Christi Belcourt is a Métis visual artist whose ancestry originates from the historic Métis community of Mânitou Sâkhigan (Lac Ste. Anne) in Alberta. She has a deep respect for Mother Earth and the traditions and knowledge of her people. She is also known for her work as a community-based artist, environmentalist, and advocate for the lands, waters, and rights of Indigenous peoples.
Christi Belcourt is the first book devoted exclusively to Belcourt’s life and work: her early paintings showcasing the natural world’s beauty and interconnectedness, her monumental "flower beadwork" paintings, and her recent collaborations with Isaac Murdoch, an Anishinaabe knowledge keeper. Drawn from a national touring exhibition, these works of art inspire reflection, provoke conversation, and call for action.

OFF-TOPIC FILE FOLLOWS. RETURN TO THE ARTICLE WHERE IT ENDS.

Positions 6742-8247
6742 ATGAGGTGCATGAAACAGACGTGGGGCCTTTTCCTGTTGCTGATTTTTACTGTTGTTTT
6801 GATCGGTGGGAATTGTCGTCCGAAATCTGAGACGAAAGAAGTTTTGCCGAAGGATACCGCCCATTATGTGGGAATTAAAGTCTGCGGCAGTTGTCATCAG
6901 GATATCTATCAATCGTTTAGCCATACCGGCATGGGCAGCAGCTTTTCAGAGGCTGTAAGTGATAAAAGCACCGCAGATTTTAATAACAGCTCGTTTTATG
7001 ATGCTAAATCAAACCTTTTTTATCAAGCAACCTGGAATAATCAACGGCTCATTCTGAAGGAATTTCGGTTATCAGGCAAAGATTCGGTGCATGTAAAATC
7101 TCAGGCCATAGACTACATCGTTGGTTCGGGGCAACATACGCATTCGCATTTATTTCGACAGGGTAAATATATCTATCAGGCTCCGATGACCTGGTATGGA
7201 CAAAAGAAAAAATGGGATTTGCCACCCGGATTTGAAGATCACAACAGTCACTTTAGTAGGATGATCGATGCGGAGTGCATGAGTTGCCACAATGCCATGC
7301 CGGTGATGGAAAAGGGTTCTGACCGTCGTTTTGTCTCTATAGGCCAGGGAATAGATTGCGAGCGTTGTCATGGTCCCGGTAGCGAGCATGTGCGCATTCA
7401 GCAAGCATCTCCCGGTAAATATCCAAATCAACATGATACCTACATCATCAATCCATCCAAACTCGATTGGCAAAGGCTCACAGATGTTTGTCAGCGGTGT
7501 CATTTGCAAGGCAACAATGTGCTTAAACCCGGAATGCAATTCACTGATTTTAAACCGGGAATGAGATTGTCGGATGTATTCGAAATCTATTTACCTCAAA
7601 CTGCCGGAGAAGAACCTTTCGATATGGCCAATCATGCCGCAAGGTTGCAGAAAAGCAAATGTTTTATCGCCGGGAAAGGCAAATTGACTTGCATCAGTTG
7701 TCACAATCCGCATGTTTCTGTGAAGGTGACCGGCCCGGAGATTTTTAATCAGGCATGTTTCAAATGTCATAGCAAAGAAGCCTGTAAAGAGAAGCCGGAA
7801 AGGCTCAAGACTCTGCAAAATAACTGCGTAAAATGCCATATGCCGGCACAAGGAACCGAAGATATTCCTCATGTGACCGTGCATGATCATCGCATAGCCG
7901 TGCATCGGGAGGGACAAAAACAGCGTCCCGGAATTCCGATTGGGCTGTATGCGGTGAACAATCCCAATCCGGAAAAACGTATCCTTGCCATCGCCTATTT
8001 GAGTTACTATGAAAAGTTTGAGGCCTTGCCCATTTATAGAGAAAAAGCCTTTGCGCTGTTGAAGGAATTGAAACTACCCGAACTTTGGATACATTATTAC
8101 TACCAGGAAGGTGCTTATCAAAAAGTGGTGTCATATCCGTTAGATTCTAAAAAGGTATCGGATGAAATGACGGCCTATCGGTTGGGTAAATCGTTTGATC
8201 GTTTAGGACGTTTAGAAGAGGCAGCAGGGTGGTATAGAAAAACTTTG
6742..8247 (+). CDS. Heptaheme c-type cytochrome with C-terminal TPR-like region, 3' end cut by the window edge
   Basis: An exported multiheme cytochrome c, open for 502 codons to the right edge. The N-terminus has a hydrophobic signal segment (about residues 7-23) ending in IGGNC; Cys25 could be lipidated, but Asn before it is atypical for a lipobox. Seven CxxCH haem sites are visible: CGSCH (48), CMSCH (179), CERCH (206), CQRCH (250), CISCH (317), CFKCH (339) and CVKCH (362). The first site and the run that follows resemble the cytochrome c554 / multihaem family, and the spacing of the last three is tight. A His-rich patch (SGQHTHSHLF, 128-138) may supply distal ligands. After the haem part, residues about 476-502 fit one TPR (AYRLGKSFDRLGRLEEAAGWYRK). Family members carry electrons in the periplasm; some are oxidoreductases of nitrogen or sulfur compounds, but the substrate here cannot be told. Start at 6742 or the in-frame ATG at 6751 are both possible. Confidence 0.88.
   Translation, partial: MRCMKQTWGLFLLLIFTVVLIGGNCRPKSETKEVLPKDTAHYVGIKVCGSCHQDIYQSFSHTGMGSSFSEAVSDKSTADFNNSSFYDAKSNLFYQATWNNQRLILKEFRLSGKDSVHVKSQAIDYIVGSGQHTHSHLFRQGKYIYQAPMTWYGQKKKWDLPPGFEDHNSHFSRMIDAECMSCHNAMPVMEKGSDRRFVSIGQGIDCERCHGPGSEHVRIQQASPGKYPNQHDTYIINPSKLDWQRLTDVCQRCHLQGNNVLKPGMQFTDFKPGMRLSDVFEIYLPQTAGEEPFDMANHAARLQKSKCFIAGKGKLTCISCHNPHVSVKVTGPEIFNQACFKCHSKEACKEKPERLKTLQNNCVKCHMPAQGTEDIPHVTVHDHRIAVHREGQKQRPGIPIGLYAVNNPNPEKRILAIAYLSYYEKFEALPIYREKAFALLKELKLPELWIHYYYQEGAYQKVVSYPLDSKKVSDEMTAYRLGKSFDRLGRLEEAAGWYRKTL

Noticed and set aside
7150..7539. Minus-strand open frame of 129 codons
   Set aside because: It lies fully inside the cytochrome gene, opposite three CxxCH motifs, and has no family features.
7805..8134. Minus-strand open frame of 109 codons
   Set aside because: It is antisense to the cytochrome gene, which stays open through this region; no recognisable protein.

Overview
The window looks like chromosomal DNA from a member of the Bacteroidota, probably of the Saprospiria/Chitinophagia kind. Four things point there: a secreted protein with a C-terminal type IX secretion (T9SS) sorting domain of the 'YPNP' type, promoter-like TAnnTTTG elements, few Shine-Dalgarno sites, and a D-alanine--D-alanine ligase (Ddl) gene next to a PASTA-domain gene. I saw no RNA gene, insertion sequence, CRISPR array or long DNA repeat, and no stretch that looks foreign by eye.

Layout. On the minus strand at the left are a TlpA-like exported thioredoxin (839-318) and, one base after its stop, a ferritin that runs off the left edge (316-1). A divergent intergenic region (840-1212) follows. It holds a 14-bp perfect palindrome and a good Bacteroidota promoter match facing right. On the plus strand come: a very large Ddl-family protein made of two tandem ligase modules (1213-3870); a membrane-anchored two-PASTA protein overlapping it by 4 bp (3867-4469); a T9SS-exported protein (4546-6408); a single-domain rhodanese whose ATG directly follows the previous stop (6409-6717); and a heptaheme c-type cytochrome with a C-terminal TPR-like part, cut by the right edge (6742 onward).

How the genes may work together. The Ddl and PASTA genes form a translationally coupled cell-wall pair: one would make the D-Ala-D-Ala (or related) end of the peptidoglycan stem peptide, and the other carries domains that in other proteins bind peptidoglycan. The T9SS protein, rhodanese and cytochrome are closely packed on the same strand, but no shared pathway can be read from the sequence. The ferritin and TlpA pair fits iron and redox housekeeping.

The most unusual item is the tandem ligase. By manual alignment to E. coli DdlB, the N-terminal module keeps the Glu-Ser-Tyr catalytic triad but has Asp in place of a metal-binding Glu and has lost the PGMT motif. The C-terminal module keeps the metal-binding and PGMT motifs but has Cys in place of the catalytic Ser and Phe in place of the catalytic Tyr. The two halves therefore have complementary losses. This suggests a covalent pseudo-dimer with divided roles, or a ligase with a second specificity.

The book, with text in English and Anishinaabemowin, features a powerful artist’s statement by Christi Belcourt, and illuminating essays written by scholars Sherry Farrell Racette, Dylan Miner, and exhibition curator Nadia Kurd.
Dr. Sherry Farrell Racette (Algonquin / Métis / Irish) is a member of Timiskaming First Nation in Quebec (unceded Algonquin territory). She is an artist, interdisciplinary scholar and curator, and currently teaches in the Department of Visual Arts at the University of Regina.
Dr. Dylan Miner is an artist, activist and scholar, and is currently the Director of American Indian and Indigenous Studies and Professor at Michigan State University. He descends from the Historic Georgian Bay Métis Community and is a registered citizen of the Métis Nation of Ontario.